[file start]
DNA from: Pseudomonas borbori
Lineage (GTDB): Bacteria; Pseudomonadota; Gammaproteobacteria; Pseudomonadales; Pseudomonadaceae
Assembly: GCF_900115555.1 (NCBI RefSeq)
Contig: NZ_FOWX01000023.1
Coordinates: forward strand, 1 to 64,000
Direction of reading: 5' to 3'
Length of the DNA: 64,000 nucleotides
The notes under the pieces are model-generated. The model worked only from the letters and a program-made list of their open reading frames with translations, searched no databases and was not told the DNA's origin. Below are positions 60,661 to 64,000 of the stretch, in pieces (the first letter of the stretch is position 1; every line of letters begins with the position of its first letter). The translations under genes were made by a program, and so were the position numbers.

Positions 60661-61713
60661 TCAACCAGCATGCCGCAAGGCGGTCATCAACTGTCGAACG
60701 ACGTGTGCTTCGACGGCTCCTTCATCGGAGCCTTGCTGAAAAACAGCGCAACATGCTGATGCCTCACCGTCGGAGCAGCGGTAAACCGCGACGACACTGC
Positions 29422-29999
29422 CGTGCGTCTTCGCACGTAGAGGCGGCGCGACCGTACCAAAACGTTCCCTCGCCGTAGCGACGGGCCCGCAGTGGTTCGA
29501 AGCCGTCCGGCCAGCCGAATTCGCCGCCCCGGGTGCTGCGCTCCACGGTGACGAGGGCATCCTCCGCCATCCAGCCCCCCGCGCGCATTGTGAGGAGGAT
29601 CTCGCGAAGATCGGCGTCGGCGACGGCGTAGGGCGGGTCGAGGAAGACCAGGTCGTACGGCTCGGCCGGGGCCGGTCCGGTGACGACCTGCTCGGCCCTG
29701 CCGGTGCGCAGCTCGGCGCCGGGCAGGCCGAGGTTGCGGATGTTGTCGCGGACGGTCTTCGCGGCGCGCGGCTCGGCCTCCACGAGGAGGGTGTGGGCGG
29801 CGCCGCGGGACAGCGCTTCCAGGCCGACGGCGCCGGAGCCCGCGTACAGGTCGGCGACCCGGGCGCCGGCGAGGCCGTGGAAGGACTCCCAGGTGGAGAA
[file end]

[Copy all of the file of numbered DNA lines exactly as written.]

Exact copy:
DNA from: Pseudomonas borbori
Lineage (GTDB): Bacteria; Pseudomonadota; Gammaproteobacteria; Pseudomonadales; Pseudomonadaceae
Assembly: GCF_900115555.1 (NCBI RefSeq)
Contig: NZ_FOWX01000023.1
Coordinates: forward strand, 1 to 64,000
Direction of reading: 5' to 3'
Length of the DNA: 64,000 nucleotides
The notes under the pieces are model-generated. The model worked only from the letters and a program-made list of their open reading frames with translations, searched no databases and was not told the DNA's origin. Below are positions 60,661 to 64,000 of the stretch, in pieces (the first letter of the stretch is position 1; every line of letters begins with the position of its first letter). The translations under genes were made by a program, and so were the position numbers.

Positions 60661-61713
60661 TCAACCAGCATGCCGCAAGGCGGTCATCAACTGTCGAACG
60701 ACGTGTGCTTCGACGGCTCCTTCATCGGAGCCTTGCTGAAAAACAGCGCAACATGCTGATGCCTCACCGTCGGAGCAGCGGTAAACCGCGACGACACTGC
Positions 29422-29999
29422 CGTGCGTCTTCGCACGTAGAGGCGGCGCGACCGTACCAAAACGTTCCCTCGCCGTAGCGACGGGCCCGCAGTGGTTCGA
29501 AGCCGTCCGGCCAGCCGAATTCGCCGCCCCGGGTGCTGCGCTCCACGGTGACGAGGGCATCCTCCGCCATCCAGCCCCCCGCGCGCATTGTGAGGAGGAT
29601 CTCGCGAAGATCGGCGTCGGCGACGGCGTAGGGCGGGTCGAGGAAGACCAGGTCGTACGGCTCGGCCGGGGCCGGTCCGGTGACGACCTGCTCGGCCCTG
29701 CCGGTGCGCAGCTCGGCGCCGGGCAGGCCGAGGTTGCGGATGTTGTCGCGGACGGTCTTCGCGGCGCGCGGCTCGGCCTCCACGAGGAGGGTGTGGGCGG
29801 CGCCGCGGGACAGCGCTTCCAGGCCGACGGCGCCGGAGCCCGCGTACAGGTCGGCGACCCGGGCGCCGGCGAGGCCGTGGAAGGACTCCCAGGTGGAGAA